1. This establishes a determinate, unchanging norm which gives us something objective and concrete to aim at. The alternative is to say that a text can mean all kinds of different things (in which case validity in interpretation vanishes) or that the “understanding of the language community” is the meaning of a text and the norm and goal of interpretation. But there is no such concrete entity as “the understanding of a language community” when it comes to specific texts. There are generally several different constructions of the text’s meaning that could fit the linguistic expectations of a speech community. In short, communities don’t do monolithic meaning. The members of the community share meanings and thus conventions are developed but these conventions always derive their precise meaning from a concrete usage by a particular matter. So if we abandon the will of the author we abandon our only possible determinate, unchanging goal and norm in interpretation and so the establishing of valid interpretations becomes impossible.
2. Usually authors write because they have something they want to convey to another person through verbal symbols. To bring this about he chooses and arranges linguistic conventions shared with the reader in the hopes that the reader will read and understand, i.e. receive what he intended to convey. Now if that is the usual motive for writing, then the appropriate and courteous motive in reading should be, at least, to discover what the author wants to convey. This is none other than to seek his intention. To aim at another goal is to dishonor the author by ignoring why he wrote. Therefore, the intentionalist adopts the common sense, appropriate, courteous goal in interpretation.
3. The importance of aiming to discover an author’s intention becomes very clear when we reflect upon our relation to people in authority and their communication to us. If a person is in authority over us, whether it be an army sergeant or God, our obligation is to obey his will. Therefore when the army sergeant shouts, “Bring the old zapper, Private” you better make it your aim to discover what that sergeant means by “zapper.” This is necessary because you are obliged to obey his will communicated by language.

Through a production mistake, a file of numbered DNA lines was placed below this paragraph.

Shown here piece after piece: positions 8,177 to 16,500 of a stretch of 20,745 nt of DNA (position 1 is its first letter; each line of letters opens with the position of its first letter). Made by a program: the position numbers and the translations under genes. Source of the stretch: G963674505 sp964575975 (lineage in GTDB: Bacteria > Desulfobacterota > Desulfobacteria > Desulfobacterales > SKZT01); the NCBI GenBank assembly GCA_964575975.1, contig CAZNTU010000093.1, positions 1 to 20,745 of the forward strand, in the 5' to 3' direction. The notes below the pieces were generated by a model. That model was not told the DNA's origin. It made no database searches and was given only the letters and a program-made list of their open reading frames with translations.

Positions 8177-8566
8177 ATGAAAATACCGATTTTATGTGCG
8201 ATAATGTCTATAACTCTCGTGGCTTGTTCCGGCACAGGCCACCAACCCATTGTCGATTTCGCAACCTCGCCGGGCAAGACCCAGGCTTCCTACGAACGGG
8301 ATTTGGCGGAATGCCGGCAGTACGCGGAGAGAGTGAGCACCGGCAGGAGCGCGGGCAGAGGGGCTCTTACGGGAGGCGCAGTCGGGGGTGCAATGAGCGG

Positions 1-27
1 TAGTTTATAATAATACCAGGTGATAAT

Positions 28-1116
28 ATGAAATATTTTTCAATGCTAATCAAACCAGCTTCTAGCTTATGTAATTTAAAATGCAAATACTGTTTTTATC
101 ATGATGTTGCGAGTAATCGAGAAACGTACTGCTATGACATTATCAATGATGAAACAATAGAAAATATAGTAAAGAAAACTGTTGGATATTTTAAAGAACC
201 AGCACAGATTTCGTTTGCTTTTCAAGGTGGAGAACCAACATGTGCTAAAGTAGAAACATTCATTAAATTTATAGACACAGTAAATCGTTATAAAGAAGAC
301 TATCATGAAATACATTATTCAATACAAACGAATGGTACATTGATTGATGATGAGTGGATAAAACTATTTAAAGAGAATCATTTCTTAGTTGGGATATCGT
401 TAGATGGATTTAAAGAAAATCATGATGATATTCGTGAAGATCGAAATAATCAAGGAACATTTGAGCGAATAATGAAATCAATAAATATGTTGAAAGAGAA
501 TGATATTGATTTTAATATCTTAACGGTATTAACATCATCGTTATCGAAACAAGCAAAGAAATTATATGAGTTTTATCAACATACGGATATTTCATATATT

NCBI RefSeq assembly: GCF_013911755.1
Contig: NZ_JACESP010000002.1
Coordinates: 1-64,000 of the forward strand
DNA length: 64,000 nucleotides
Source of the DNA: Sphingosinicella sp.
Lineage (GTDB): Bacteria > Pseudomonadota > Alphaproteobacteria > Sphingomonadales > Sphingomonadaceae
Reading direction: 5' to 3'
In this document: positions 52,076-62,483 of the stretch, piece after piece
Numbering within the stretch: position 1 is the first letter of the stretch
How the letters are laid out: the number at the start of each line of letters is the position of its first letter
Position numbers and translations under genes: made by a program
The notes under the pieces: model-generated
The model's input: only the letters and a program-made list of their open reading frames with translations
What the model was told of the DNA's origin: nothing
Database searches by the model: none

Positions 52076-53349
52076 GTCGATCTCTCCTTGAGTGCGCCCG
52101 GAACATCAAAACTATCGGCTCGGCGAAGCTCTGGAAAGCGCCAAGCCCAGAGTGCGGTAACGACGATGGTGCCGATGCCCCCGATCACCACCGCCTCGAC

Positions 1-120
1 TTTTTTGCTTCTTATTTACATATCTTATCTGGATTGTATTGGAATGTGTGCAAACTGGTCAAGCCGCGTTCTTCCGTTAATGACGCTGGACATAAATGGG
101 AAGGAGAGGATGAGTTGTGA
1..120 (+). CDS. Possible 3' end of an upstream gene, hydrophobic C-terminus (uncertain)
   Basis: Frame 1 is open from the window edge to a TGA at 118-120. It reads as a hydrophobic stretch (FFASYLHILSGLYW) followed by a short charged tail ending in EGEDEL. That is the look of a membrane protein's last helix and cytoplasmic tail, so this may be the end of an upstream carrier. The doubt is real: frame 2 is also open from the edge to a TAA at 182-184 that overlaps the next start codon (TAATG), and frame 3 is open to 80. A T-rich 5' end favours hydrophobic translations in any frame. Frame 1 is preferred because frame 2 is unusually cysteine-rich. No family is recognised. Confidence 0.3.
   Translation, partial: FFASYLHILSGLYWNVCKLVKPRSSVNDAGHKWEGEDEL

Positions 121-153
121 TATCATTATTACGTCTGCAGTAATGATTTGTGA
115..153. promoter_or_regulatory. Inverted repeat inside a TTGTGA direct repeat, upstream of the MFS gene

4. Not only in cases of authority is finding another’s intention the most important goal of interpretation. It is true in any significant interpersonal encounter—like between lovers. For example, if a girl gets a letter from her fiancé which says, “There are certain things about our relationship that have caused me to wonder,” the task of interpretation is surely to discover what the fellow intended by that oblique comment. At least that would be the girl’s hermeneutic position.
5. If the goal of interpretation is not to discover what St. Paul willed to convey but rather what the speech community of his day might have meant by using the same words, then why put special emphasis on Pauline parallels and Pauline usages? If I want to know the meaning of “justified” in Romans 5:1, but my goal is not what Paul intended by it, then I will just as likely search out parallels in Seneca and Josephus and Luke as I will in Romans 3 and 4 or Galatians. Our predilection to look at the author’s own books for clues simply shows that what we are after is his intention.
In view of these considerations I contend that it is more fitting and helpful to view the goal of textual interpretation as discovering what an author willed to convey. And it seems to me altogether in accord with normal usage to label this intention as the “meaning” of the text.
January 1, 1977 By John Piper. © Desiring God. Website: desiringGod.org